Thursday, September 22, 2005

TV: How I Met Your Mother

How I Met Your Mother throws in a few non-standard gimmicks, like staging the show as a flashback from the future (2030, to be specific, where an unseen Bob Saget tells his two kids the story of... well, see the title), and some split-screen action, but mostly it's an extremely conventional, sitcommy kind of sitcom. Ted (the younger version of Saget), played by the unknown-to-me Josh Radnor, is depressed that his best friends and roommates Marshall and Lily (Freaks & Geeks' Jason Segel and Buffy's Alyson Hannigan) are getting married. Ted wants to settle down, too, despite the adverse influence of immature, womanizing friend Barney (Neil Patrick Harris... yay, Doogie!). Then Ted spies Robin (the also unfamiliar Cobie Smulders) and is instantly smitten. And off we go!

For all its conventional trappings, there is some spark to be found here. Radnor is kind of blah, but passable as a lead. Harris is a lot of fun, as full of energy and enthusiasm as he is bad advice and cheap come-ons. Smulders is tremendously lovely and winning. And Segel is enjoyably goofy and awkward. The real letdown here is Hannigan. As nerd-crush extraordinaire Willow, she was perfect, but since then.... I started realizing it during her guest appearances on Veronica Mars last year, and confirmed it here: she's actually not a very good actress. Frankly, she's kind of bad. Which is disillusioning. I went through the same sort of realization with former nerd-crush Winona Ryder a few years ago. Once Ryder and Hannigan tried to break out of their nerd-crush phases, their limitations became painfully obvious. Too bad, so sad.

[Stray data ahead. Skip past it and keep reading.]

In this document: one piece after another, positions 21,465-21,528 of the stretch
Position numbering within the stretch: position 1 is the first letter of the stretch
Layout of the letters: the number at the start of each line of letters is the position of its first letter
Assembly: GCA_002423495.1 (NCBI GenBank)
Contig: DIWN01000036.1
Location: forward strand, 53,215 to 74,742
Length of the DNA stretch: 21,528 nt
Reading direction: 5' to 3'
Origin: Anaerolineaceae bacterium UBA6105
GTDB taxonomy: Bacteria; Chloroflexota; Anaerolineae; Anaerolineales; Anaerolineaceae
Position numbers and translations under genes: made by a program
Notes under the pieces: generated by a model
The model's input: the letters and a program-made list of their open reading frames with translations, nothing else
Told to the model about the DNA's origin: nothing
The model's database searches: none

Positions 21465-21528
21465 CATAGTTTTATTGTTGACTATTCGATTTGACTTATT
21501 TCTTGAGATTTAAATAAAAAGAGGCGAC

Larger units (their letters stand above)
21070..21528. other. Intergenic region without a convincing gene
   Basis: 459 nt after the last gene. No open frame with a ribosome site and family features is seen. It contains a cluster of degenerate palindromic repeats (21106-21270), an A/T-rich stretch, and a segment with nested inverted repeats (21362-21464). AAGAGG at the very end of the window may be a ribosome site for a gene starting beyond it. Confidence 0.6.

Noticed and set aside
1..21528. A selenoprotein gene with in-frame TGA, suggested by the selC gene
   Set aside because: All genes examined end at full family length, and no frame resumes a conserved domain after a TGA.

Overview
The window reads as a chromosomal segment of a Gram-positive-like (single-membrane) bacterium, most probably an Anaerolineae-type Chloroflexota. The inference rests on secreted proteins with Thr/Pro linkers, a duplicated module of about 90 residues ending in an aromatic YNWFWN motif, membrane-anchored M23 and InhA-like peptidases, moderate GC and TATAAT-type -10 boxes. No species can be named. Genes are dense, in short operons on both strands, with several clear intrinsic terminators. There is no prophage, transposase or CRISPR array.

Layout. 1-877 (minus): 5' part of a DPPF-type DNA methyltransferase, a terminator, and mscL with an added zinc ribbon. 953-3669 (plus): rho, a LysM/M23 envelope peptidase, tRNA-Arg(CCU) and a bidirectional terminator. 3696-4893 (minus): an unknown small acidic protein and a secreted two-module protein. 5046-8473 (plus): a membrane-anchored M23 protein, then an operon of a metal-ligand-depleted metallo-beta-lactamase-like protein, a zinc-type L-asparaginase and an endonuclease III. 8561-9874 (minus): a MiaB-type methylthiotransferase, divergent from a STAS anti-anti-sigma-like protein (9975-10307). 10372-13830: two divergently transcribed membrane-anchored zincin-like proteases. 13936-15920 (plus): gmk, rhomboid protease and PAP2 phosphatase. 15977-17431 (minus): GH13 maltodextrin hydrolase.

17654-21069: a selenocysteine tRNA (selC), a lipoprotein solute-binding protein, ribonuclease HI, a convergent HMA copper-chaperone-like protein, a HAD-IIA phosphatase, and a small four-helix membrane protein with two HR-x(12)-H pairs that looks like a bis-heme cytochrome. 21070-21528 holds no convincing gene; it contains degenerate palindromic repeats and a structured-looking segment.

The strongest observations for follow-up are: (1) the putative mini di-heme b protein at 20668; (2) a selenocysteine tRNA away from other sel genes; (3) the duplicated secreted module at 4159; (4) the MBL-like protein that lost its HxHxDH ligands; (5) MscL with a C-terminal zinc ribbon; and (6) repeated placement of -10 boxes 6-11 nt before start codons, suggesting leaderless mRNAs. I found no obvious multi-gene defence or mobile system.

The writing isn't brilliant, but it's got its moments. I liked that Ted wins Robin over by allowing her to throw a drink in his face (in order to impress her girlfriends, one of whom was just dumped). I liked Barney's Lazer Tag excursion, and his insistence that Ted "Suit up!!" And Marshall's fear of opening a champagne bottle, while again very sitcommy, still produced laughs, as did Lily's subsequent eyepatch (he hits her in the eye with the cork). Other bits were a little too Friends-type sitcom-influenced, like the "olive theory," or Ted's referring to a framed blue French horn artpiece as a "Smurf penis." But the good here outweighs the bad.

And I really liked and was genuinely surprised by the twist at the end: after a half hour setting up the romance between Ted and Robin, future Ted concludes the episode by telling his kids, "And that's the story of how I met... your Aunt Robin." What? the kids demand. What about meeting their mother? "I told you this was going to be a long story," he says. I got a kick out of that. It was a small thing, but it hooked me, and left me wanting to find out more.

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